While awaiting trial for conspiracy drug and money laundering charges, former premier Andrew Fahie is being held in the general population at the Federal Detention Center in Miami, where family visitations have been suspended as Covid-19 cases rise, according to newly released court documents.
On Monday, Mr. Fahie’s attorney Theresa Van Vliet tried once more to get her client released, continuing a battle with United States prosecutors over Mr. Fahie’s bond offer.
In her Monday response to prosecutors’ May 11 motion to revoke the bond, Ms. Van Vliet claimed that the US’ arguments for Mr. Fahie’s detention are based on unproven allegations that are sometimes inconsistent.
“At this juncture, he enjoys the presumption of innocence, and there has been no evidence outside of this case to support the government’s allegation of a habitual disregard for the law,” Ms. Van Vliet wrote.
A magistrate judge offered Mr. Fahie a $500,000 corporate surety bond during a May 4 hearing, but prosecutors the next day filed a notice of appeal, and the bond has since been stayed despite multiple attempts by Ms. Van Vliet to secure Mr. Fahie’s release pending trial.
Ms. Van Vliet’s and the prosecution’s latest jabs over Mr. Fahie’s detention come on the heels of a Florida grand jury’s three-count indictment against Mr. Fahie and his two co-defendants.
According to that indictment, Mr. Fahie, BVI Ports Authority Managing Director Oleanvine Maynard, and her son Kadeem Maynard are charged with conspiracy to import a controlled substance, conspiracy to engage in money laundering, and attempted money laundering.
These charges differ slightly from those in the April 28 complaint against the defendants, which were conspiracy to import five kilograms or more of cocaine and conspiracy to launder money.
Motion to revoke
In his May 11 motion to revoke the bond, US Attorney Juan Antonio Gonzalez alleged that Mr. Fahie presents a flight risk and danger to the community — allegations that prosecutors have made in previous legal filings and court appearances as well.
“His release would result in a danger to the community by allowing for continued drug trafficking from the BVI to the United States,” Mr. Gonzalez wrote.
However, he added, “The most concerning issue with [Mr. Fahie] is the severe risk of flight he poses if released.”
Given the lengthy sentence Mr. Fahie could face if convicted, his likely lack of a political future, and his “extremely limited connections” to south Florida — Mr. Fahie’s daughters live in a rented apartment and remotely attend schools in Pennsylvania — the former premier has compelling reasons to abscond, Mr. Gonzalez claimed.
He also alleged that it would be easy for Mr. Fahie to get away, noting that the former premier has previously discussed using private vessels and planes and his connections to fixers and smugglers.
“South Florida is dotted with unmonitored marinas and private airports,” Mr. Gonzalez wrote. “If released, [Mr. Fahie] is one snipped ankle monitor away from disappearing forever.”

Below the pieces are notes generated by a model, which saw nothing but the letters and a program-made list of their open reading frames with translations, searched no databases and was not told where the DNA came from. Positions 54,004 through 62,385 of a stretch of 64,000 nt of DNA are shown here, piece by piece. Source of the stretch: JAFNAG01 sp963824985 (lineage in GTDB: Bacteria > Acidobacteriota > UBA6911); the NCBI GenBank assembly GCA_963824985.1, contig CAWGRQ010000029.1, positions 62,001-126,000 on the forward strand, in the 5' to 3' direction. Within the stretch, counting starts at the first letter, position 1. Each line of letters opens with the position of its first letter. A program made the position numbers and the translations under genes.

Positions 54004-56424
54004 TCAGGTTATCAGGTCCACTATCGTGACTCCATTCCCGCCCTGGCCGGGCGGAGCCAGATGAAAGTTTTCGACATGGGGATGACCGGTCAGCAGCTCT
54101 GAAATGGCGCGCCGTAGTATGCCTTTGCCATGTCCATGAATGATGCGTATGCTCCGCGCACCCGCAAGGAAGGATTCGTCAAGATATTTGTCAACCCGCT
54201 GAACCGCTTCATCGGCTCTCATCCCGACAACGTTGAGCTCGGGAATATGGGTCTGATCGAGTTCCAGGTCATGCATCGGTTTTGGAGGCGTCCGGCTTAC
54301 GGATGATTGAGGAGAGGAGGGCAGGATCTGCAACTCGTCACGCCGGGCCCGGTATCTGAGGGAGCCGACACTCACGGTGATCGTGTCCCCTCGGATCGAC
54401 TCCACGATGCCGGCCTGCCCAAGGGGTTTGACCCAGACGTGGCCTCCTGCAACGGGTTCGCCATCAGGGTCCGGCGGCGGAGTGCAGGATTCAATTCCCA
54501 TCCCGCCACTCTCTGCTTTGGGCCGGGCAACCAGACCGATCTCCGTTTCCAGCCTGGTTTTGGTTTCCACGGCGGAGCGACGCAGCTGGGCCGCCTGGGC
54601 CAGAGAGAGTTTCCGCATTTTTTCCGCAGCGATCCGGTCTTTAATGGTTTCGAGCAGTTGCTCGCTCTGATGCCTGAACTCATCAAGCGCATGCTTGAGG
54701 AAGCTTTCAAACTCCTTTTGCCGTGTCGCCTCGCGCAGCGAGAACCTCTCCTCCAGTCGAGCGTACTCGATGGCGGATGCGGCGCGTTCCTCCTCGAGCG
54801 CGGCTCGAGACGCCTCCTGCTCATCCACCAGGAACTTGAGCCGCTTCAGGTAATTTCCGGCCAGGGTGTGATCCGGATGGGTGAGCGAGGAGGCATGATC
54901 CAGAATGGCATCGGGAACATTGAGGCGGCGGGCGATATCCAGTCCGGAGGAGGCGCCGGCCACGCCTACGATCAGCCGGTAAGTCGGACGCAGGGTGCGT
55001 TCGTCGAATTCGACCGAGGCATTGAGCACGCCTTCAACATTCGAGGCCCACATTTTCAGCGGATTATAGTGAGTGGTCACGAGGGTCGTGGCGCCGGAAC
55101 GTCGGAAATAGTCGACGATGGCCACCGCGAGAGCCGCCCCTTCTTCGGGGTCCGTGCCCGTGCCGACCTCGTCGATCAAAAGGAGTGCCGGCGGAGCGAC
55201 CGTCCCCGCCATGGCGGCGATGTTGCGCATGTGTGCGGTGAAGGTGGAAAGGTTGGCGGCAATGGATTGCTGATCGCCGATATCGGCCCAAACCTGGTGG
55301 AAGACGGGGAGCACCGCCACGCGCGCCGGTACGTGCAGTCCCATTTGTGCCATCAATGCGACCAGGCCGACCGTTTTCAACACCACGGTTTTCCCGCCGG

But Ms. Van Vliet stated Monday that Mr. Fahie has no intention of fleeing, and that a bond would secure his appearance in court.
Prosecutors, she claimed, had tried to downplay his ties to South Florida and unfairly painted his travel history as evidence of his predisposition to flee.
Their presumptions, she argued, ignore “the fact that the overwhelming majority of such travel, primarily in the Caribbean, was related to official business undertaken by Mr. Fahie in his previous role as the premier of the BVI.”
She also claimed that her arguments were buttressed by “discrepancies” in prosecutors’ previous filings.
According to the attorney, prosecutors described the origin of the sting operation that led to Mr. Fahie’s arrest differently in their motion to revoke the bond than in their April 28 complaint, and did not offer any explanation for this apparent change in narrative.
In arguing that there is legal precedent for Mr. Fahie’s bond release, she pointed to a recent case involving child pornography and enticement in which the allegations were heinous and the prosecution’s evidence strong.
Nonetheless, “there were still conditions that could be imposed to assure the defendant’s presence,” Ms. Van Vliet stated, adding that “the court considered allegations that carried the presumption of flight and danger to the community.”
She then quoted a court ruling in that case: “‘Even if there is a risk of nonappearance and/or a risk of danger to the community, detention is only warranted if those risks cannot be sufficiently mitigated by conditions of release.’”
The ruling, she said, added, “‘Those risks need not be mitigated completely. A person cannot be detained if there are conditions that would reasonably assure their appearance and the safety of the community.’”
That defendant was released on a $100,000 personal surety bond co-signed by their parents and placed on house arrest with electronic monitoring, Ms. Van Vliet noted, adding that Mr. Fahie “has the most restrictive bond possible.”
Besides a $500,000 corporate surety bond, he would be required to wear a GPS monitor and reside under “24-hour lockdown,” the attorney wrote. “For the foregoing reasons, Mr. Fahie respectfully requests that the motion be denied and respectfully requests this court to order [him] released on the conditions set by the magistrate judge or upon such additional conditions as the court may deem proper,” Ms. Van Vliet added.